Casino is a gambling establishment where gamblers place bets on a variety of games of chance. These games include a number of card and dice games, as well as sports wagering and video poker. Some casinos also offer non-gambling entertainment and restaurants. Many modern casinos have extensive technological systems that allow them to monitor patrons and the results of their play. These systems often detect and warn employees of suspicious activity. Casinos also employ mathematicians and computer programmers to calculate the expected return of various games. These specialists are referred to as gaming mathematicians and gaming analysts.

Casinos were once the preserve of organized crime syndicates. Mobster money flowed steadily into Reno and Las Vegas, but the gangsters were not satisfied with simply providing the cash. They became personally involved in running the casinos, took sole or partial ownership of them, and strove to influence the outcomes of individual games through the use of threats against casino personnel.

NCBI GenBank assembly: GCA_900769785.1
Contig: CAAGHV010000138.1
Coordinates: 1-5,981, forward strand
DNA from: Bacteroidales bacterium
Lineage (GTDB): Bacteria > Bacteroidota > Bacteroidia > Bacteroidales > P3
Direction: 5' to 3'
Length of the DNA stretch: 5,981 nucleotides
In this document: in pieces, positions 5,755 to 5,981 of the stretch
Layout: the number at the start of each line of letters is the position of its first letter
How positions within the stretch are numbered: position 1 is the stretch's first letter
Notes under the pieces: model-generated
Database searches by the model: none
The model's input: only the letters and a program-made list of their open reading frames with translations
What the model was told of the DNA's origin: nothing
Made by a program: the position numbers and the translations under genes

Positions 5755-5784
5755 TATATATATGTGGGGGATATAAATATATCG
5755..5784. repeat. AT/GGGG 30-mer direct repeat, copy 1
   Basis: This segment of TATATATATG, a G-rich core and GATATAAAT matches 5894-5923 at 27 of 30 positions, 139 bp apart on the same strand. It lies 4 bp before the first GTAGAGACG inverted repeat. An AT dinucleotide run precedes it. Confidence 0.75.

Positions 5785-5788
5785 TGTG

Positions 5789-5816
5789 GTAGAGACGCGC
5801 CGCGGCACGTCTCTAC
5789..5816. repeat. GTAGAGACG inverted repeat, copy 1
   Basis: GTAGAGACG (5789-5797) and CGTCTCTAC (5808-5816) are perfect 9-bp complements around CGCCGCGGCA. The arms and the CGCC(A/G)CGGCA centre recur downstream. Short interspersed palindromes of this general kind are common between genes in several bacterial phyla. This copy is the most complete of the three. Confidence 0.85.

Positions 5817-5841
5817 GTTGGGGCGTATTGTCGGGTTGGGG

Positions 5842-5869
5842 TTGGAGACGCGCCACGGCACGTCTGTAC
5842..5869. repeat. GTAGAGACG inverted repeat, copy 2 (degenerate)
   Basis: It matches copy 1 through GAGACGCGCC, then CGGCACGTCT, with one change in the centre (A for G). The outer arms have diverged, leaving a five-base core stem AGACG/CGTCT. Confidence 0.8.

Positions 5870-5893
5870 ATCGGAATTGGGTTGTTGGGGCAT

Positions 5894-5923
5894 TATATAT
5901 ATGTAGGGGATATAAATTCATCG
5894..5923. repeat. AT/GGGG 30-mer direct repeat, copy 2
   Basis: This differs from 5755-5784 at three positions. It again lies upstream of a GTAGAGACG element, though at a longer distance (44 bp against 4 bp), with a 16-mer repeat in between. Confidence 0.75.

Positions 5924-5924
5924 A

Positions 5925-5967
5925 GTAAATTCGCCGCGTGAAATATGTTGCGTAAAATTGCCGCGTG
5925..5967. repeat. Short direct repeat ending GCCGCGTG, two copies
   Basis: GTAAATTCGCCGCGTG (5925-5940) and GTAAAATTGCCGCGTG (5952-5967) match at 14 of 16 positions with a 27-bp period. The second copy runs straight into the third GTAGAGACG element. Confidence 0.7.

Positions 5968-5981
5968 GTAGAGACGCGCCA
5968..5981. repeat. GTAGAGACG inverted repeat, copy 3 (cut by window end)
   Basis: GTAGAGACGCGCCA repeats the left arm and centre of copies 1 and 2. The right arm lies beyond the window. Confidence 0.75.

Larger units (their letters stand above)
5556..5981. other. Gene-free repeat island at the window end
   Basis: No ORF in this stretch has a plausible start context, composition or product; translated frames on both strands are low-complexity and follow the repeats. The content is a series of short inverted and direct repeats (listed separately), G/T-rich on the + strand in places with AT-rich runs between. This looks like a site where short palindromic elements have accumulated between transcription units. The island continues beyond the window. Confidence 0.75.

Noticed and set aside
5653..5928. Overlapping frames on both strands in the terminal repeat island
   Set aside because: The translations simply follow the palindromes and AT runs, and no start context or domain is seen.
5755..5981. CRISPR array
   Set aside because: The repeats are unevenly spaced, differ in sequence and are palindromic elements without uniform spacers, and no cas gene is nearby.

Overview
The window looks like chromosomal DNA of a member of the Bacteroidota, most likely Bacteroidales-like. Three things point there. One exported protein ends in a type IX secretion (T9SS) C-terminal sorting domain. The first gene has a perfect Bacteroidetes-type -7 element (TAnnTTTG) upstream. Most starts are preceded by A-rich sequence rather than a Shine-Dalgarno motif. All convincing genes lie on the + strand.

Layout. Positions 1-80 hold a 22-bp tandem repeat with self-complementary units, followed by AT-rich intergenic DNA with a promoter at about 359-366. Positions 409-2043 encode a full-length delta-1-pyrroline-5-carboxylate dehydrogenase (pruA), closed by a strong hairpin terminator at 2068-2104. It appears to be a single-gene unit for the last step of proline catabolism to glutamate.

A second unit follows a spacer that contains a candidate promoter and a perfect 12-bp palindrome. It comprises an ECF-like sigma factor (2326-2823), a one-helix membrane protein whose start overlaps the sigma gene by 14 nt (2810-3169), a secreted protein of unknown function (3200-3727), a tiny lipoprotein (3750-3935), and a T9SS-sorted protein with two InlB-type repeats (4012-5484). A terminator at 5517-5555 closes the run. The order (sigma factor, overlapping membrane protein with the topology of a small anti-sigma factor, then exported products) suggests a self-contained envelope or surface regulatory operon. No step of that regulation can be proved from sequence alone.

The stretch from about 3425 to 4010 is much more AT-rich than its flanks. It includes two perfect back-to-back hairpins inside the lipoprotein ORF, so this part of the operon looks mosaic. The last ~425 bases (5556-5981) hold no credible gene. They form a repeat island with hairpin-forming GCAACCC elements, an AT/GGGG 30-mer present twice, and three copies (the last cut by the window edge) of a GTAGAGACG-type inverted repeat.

In the United States, casinos are licensed and regulated by state governments. In addition to ensuring that gambling is conducted fairly, these laws dictate the minimum age for admission to the casino floor, the maximum amount of money that can be deposited or won, and other matters of public policy.

The casino industry is a major source of revenue for some governments. In the United States, it contributes about $24 billion to the economy and supports nearly 400,000 jobs. Most people who play casino games are not professional gamblers, but instead are ordinary people who enjoy the excitement of risking money on chance. The typical casino gambler is a forty-six-year-old woman from a household with an above-average income. This demographic is consistent across the country and around the world.